Al Qaeda’s “alliance with the Taliban and other terrorist groups in Afghanistan remains firm,” according to a new report released by the United Nations. The Defense Department and other parts of the US government are generally dismissive of the Taliban-al Qaeda relationship. But the UN’s report makes it clear that the “alliance” has survived nearly 17 years of war.
Despite the challenge to its authority posed by Abu Bakr al-Baghdadi’s Islamic State, the UN says that Ayman al-Zawahiri’s group remains “much stronger” than its jihadist rivals in “certain places, including Somalia, Yemen, South Asia and the Sahel.”
The “resilience” of Al Qaeda’s “global…network” has even led some of the UN’s Member States to conclude that it poses “a greater long-term challenge to international security than” the Islamic State. One UN Member State describes al Qaeda as the “intellectually stronger group” of the two.
The authors of the UN’s report, dated July 27, note that al Qaeda “adapts to the local environment, trying to embed itself into local struggles and communities.” This remains true in Afghanistan, where al Qaeda is “closely allied with the Taliban.”
Adopting language similar to that employed throughout the West, the UN distinguishes between al Qaeda’s “core” and its “affiliates.” However, this can be an exaggeration, as “core” al Qaeda members have served the organization around the world, including as key figures in its various regional branches.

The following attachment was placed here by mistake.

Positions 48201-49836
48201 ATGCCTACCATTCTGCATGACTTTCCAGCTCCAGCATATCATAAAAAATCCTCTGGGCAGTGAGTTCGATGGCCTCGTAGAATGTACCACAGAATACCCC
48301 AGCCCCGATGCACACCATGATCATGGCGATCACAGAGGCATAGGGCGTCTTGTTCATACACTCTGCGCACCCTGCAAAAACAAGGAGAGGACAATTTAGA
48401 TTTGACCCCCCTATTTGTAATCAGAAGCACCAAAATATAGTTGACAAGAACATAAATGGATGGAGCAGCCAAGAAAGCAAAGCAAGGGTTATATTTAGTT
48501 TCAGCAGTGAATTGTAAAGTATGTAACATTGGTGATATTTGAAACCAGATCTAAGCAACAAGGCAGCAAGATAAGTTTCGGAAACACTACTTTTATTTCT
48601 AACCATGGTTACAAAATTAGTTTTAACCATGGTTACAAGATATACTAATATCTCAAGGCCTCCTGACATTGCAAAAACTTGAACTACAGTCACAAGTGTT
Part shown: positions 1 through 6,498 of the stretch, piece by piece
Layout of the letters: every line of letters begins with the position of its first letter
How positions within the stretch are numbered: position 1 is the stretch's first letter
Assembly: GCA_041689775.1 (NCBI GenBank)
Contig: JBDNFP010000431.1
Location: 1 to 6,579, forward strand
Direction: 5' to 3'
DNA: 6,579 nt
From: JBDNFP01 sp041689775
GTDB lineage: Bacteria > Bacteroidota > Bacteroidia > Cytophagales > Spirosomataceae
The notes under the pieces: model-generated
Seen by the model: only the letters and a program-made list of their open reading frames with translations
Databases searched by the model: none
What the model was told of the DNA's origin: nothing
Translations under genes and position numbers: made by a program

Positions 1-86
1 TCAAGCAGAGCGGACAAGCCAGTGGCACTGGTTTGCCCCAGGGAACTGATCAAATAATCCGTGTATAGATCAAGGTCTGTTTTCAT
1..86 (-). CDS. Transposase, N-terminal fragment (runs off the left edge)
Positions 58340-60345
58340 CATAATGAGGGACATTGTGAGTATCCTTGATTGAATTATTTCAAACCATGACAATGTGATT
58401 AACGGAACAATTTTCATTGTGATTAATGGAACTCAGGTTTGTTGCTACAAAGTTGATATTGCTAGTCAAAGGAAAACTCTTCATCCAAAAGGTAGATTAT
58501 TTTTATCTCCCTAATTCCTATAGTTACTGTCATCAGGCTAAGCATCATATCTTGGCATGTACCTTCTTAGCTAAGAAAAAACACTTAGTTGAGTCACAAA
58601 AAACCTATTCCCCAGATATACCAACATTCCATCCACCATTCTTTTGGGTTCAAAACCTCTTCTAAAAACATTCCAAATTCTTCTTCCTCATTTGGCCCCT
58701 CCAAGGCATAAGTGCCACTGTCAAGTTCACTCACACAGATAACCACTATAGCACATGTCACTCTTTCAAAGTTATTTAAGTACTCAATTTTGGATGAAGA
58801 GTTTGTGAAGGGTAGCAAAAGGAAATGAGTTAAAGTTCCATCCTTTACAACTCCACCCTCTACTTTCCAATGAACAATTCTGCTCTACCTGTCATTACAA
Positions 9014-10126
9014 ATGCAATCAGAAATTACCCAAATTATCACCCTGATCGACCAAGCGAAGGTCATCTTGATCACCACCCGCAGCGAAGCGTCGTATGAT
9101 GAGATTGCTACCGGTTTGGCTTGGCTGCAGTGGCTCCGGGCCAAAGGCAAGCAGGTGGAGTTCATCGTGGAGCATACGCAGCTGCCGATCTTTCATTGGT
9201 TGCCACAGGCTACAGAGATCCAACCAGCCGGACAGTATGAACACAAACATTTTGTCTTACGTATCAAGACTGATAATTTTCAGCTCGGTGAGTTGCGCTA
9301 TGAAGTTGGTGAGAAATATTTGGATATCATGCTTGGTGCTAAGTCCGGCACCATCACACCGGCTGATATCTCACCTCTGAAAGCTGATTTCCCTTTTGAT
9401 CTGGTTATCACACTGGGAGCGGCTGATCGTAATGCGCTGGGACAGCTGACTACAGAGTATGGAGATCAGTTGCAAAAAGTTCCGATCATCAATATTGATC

Regardless, “core” al Qaeda leaders such as Ayman al-Zawahiri and Hamza bin Laden “are reported to be in the Afghanistan-Pakistan border areas.” Others “may leave for more secure areas,” the UN says. In fact, some left years ago, as they were deployed to Syria, Yemen or elsewhere.
Confirming other assessments, the UN says that Hamza bin Laden, Osama’s son and heir, has “continued to emerge as a leadership figure in” al Qaeda. The group’s “leadership demonstrates strategic patience and its regional affiliates exercise good tactical judgment, embedding themselves in local issues and becoming players.”
The UN finds “there is as yet little evidence of a reemerging direct global threat from” al Qaeda, but “improved leadership and enhanced communication will probably increase the threat over time, as will any rise in the tendency, already visible in some regions,” of Islamic State supporters to join the group.